In 1967 and 1968, the Yugoslav constitution was amended, reducing federal authority in favour of the constituent republics.[179] This was followed shortly by the appointment of new leadership of the Serbian SKJ branch, who favoured economic reforms and a policy of non-interference in other republics' affairs.[180] At the 9th Congress of the SKJ in 1969, the Croatian and Macedonian branches pressured the SKJ to adopt the principle of unanimity in decision-making, obtaining a veto power for the republican branches.[181] Further Croatian economic demands centred on contributing less tax to the federal budget,[182] and addressing under representation of Croats in the police, security forces, and the military, as well as in political and economic institutions throughout Yugoslavia.[183] By the end of the 1960s, the Croatian media and the authorities increasingly framed economic relations between Croatia and the federal government as an ethnic struggle.[184] A genuine perception among Croatian nationalists of cultural and demographic threats to Croatian national sentiment, language, and Croatia's territory worsened the situation.[185][186]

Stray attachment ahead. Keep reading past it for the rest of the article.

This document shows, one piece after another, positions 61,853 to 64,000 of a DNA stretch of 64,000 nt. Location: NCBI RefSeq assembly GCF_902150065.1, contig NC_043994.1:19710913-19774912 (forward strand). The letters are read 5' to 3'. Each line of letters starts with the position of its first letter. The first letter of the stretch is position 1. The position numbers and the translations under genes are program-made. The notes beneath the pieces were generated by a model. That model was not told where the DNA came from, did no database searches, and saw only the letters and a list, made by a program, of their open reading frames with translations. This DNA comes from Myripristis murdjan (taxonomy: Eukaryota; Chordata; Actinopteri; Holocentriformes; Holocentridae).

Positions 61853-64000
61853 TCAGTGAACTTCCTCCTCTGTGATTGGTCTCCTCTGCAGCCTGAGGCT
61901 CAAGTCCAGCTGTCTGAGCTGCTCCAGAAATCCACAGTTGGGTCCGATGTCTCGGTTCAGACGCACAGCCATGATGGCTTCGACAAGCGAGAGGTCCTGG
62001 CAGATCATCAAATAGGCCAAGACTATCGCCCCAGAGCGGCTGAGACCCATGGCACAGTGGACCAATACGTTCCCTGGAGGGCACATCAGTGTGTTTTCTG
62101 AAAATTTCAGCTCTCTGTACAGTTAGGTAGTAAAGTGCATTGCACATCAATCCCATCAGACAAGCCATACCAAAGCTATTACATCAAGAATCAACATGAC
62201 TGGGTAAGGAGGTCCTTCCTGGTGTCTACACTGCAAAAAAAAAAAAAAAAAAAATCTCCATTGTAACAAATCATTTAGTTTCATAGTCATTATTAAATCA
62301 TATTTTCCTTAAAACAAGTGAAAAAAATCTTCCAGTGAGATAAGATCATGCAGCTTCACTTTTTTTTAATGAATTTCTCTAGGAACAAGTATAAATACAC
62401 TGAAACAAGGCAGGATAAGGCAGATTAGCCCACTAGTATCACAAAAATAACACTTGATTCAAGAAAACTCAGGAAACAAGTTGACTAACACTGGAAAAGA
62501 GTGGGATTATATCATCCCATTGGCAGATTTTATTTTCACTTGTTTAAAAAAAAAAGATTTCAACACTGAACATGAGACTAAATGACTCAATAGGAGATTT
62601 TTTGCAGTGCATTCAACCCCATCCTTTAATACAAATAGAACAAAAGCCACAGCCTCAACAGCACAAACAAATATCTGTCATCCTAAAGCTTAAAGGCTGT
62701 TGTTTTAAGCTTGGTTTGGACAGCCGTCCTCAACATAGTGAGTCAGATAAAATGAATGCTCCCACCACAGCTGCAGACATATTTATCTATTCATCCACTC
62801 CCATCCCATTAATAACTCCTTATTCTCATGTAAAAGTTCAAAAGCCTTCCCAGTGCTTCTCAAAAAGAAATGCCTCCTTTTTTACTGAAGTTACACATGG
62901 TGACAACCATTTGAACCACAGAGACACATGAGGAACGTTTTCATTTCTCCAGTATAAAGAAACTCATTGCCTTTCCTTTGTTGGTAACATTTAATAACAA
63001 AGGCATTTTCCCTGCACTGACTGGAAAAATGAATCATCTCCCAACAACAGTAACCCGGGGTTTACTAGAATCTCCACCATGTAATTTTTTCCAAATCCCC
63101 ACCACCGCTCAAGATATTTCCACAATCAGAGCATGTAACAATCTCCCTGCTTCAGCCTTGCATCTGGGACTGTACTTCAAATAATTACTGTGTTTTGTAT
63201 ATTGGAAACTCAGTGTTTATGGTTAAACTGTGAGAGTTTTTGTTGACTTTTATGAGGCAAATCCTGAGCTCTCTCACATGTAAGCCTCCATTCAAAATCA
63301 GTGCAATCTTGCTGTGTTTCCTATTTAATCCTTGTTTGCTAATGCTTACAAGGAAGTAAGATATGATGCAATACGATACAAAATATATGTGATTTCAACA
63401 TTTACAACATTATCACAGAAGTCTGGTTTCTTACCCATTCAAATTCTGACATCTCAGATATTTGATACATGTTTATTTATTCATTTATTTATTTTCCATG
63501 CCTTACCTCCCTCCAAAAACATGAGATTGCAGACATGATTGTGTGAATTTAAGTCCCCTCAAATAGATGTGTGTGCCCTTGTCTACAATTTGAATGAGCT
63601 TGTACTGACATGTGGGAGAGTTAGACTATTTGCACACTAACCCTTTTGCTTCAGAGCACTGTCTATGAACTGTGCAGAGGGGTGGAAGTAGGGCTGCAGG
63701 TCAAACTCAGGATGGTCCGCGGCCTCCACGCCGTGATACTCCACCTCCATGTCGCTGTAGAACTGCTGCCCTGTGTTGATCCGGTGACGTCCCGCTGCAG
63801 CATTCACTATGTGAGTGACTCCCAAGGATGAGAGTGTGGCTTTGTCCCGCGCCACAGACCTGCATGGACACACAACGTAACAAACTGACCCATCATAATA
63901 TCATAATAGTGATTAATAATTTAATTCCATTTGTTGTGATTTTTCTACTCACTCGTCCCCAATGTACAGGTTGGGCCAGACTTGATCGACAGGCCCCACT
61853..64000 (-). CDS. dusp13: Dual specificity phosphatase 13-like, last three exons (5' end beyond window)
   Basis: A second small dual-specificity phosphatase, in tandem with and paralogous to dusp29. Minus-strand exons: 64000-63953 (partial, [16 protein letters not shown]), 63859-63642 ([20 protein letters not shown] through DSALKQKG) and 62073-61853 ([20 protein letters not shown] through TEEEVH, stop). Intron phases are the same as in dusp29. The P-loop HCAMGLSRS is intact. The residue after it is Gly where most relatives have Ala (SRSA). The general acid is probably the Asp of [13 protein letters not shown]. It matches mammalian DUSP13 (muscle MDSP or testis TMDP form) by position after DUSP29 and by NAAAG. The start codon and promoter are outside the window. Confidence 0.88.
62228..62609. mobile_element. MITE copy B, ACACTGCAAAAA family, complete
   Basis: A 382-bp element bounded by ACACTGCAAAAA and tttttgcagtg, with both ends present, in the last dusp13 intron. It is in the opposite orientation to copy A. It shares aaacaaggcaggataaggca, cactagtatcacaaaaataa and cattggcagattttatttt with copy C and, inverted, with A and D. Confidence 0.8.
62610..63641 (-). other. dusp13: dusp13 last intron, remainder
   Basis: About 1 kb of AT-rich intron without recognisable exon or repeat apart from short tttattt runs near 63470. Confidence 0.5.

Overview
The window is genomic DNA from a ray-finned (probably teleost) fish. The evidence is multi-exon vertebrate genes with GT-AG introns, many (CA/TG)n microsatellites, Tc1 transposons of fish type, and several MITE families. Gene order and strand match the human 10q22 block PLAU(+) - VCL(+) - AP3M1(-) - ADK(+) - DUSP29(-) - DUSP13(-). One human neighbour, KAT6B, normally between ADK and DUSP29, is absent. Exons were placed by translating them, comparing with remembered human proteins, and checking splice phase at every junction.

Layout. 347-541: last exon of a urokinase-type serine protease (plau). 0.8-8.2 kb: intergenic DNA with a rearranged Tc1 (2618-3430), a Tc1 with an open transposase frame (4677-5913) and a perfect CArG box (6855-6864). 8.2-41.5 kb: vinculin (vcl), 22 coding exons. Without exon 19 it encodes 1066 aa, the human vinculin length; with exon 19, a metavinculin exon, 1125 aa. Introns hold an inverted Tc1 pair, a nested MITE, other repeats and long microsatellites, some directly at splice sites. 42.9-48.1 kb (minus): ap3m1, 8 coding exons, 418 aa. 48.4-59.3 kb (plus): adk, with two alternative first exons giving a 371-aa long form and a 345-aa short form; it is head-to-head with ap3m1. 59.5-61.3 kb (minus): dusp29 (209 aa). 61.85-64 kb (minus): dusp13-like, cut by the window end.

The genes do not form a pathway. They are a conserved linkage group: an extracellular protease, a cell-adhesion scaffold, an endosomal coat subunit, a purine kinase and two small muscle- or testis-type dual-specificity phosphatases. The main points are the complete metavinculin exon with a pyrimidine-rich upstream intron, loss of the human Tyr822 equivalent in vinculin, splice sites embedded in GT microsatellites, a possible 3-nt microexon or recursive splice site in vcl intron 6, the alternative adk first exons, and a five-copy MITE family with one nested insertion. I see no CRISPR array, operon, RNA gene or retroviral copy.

A major point of contention was the first two volumes of the Dictionary of Serbo-Croatian Literary and Vernacular Language based on the Novi Sad Agreement published in 1967. They sparked controversy about whether Croatian was a separate language. The dictionary excluded common Croatian expressions or treated them as local dialect while Serbian variants were presented as the standard. The unrelated 1966 Serbo-Croatian dictionary published by Miloš Moskovljević [sr] inflamed the situation further by omitting the term "Croat" from the vocabulary. The Declaration on the Name and Status of the Croatian Literary Language issued by 130 Croatian linguists in response criticised the 1967 dictionary and called for formal recognition of Croatian as a separate and official language in Croatia. The declaration marked the beginning of the four year-long period of increased Croatian nationalism commonly referred to as the Croatian Spring.[187] Matica Srpska, the oldest Serbian language cultural-scientific institution, took the position that Croatian was only a dialect of Serbian and Matica hrvatska, the non-governmental Croatian national institution, withdrew from the Novi Sad Agreement in 1970. It published a new Croatian dictionary and orthography, which was condemned by Serbia[188][189] but endorsed by the Croatian branch of the SKJ.[186]